EX-hib-IT-US 2015 – Outlandish Theatre Platform – Review by Frank L.
Filmbase basement, Temple Bar, Dublin.
until Saturday May 16th at 7.30pm.
The unfamiliar spelling of the title is disconcerting. It is meant to be. The programme notes state “At outlandish theatre platform we aim to make original inter-media theatre, juxtaposing themes of identity and place within our urban landscape. We collaborate with communities and inter-disciplinary artists to create a dialogue within Ireland Now.” So even more disconcertingly for anyone schooled in the literary theatre, there is no writer or playwright. In addition, the basement of Filmbase is an awkward enough space which is not often used for theatre; in this instance it was not reached from the entrance hall but from a narrow, pokey doorway on Eustace Street. Therefore before the performance begins complacent theatre-going has been given a good old jolt. In fact, the various improvisations are a good backdrop in which to become acquainted with some of the issues that arise which confront residents when a block of flats veers towards redundancy.
The cast consists of seven, four women and three men and they act out a series of ten songs which have been created collaboratively. The awkwardness of the space is to an extent accentuated by the layout of the seating which is that of a horseshoe bisected. Morgan Cooke begins with extolling the delights of the Curragh, Newbridge and their nearby amenities such as the Kildare Village which has been proposed as a suitable destination for a resident of a condemned block of inner city flats. He repeats and repeats the advantages with increasing fervour… and fear. Their follows nine more songs each revealing a different facet to the issues which arise for those living in a community which is to be broken apart even if the reasons for so doing are on the surface worthy enough. Throughout there are video sequences of the streets of Dublin. It creates an atmosphere of the city.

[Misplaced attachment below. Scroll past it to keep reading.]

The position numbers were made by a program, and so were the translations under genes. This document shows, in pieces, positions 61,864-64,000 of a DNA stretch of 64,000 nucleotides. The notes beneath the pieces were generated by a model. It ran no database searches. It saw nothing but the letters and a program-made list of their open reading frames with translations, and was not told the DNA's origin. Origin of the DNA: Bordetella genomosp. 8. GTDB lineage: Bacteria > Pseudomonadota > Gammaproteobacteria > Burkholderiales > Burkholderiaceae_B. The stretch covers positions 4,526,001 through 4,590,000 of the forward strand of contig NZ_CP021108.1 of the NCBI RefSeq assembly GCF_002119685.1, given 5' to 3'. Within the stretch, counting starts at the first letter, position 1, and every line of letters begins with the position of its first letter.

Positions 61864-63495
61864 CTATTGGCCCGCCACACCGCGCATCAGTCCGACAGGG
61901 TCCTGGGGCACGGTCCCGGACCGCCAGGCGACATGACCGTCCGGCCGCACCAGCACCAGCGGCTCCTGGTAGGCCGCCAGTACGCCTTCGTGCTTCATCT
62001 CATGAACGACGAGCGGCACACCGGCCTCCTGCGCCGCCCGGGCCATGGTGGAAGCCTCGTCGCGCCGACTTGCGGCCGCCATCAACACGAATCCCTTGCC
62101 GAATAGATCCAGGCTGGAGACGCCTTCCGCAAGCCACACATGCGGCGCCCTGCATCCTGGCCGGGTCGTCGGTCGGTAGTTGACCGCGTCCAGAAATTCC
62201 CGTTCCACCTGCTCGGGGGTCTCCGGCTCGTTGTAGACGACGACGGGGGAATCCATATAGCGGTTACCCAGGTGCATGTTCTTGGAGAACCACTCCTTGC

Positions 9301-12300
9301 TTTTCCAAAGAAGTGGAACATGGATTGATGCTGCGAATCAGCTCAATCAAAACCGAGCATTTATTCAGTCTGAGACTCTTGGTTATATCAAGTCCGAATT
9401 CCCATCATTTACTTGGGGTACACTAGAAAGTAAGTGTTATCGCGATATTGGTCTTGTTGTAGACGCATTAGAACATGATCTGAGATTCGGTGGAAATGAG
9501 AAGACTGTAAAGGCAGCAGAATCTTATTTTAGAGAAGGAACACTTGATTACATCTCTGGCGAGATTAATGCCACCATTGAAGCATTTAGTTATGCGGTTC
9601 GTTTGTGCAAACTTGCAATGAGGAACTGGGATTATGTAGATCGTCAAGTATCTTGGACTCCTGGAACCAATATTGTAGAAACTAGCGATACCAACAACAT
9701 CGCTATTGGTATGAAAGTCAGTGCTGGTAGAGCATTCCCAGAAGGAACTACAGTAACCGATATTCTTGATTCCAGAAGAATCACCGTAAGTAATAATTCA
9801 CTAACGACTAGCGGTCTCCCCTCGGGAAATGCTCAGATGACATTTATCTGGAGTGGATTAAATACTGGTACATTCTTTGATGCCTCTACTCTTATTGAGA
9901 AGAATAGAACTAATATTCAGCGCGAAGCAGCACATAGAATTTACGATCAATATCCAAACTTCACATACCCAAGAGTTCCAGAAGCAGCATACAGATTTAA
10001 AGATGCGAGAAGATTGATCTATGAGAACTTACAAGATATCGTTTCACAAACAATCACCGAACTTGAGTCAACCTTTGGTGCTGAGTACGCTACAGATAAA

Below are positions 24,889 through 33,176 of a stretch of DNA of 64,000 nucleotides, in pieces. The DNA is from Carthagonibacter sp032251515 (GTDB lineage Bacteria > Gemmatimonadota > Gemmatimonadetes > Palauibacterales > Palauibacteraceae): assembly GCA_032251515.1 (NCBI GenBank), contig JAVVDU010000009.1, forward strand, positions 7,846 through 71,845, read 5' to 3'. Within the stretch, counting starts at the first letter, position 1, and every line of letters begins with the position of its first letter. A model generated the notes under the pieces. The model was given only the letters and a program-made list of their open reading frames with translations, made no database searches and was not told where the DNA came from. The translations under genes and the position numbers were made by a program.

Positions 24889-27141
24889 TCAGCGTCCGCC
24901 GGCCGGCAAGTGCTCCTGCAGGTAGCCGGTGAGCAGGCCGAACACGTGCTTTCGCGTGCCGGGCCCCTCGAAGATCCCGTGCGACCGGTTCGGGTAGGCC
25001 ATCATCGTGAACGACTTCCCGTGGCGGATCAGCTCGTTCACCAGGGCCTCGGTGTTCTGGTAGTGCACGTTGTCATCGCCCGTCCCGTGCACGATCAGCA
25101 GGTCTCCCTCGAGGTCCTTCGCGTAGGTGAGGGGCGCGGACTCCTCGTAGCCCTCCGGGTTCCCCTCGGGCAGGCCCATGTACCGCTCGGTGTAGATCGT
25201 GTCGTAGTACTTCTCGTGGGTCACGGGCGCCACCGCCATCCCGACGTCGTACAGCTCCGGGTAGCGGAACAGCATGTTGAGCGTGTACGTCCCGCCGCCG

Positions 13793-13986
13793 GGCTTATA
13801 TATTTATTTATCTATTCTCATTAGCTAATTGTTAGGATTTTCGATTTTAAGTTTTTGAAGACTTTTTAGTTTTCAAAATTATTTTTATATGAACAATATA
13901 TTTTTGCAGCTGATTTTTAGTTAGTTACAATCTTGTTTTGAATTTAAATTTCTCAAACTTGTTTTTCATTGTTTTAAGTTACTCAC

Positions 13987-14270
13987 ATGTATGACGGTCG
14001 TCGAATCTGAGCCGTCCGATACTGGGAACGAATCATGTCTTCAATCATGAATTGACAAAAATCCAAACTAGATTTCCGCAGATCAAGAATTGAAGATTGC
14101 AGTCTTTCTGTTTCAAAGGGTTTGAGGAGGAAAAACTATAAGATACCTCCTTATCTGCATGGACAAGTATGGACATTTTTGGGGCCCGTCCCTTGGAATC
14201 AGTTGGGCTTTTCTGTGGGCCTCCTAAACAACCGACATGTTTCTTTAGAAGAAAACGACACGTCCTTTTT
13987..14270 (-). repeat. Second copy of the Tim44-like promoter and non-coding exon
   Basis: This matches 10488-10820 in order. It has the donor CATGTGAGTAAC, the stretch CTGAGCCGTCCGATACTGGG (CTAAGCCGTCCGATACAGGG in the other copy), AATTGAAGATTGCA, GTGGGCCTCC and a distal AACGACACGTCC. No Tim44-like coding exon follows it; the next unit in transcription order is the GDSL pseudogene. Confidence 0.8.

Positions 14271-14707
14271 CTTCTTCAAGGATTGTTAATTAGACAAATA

The cast are flexible as they play a variety of different roles accompanied by Morgan Cooke on the keyboard. The issues are related with a mixed sense of self-esteem and pride. The magnitude of the problems, which are their daily lot, are told with a sense of frustration but also a determination to try to obtain that which they desire such as gainful employment. Self-pity has no place on this stage. The journey through the songs is varied and it is with a certain delight that “Two little boys” is woven into one of the songs. On reflecting on the entire sequence of songs, the momentum builds surreptitiously to the last two. The first a powerful dissertation of an addict performed by Phelim Drew accompanied by a chorus of the remainder of the cast which is followed by a pathe-news- saccharine-sweet- guided tour performed by Bernie O’Reilly of a ‘redundant but now restored for tourists’ flat, originally built fifty odd years ago. But before you have reach that point you have been brought face to face with the reality of the destruction of the community which comprised the flats.
The entire piece is thought provoking and the inhabitants of the condemned flats are as interesting, varied and various as any other randomly selected group of human beings. The cast and the crew which created it are to be congratulated in creating this humane piece. It deserves to be seen in many other venues, awkward or traditional, but it ought to be seen more widely.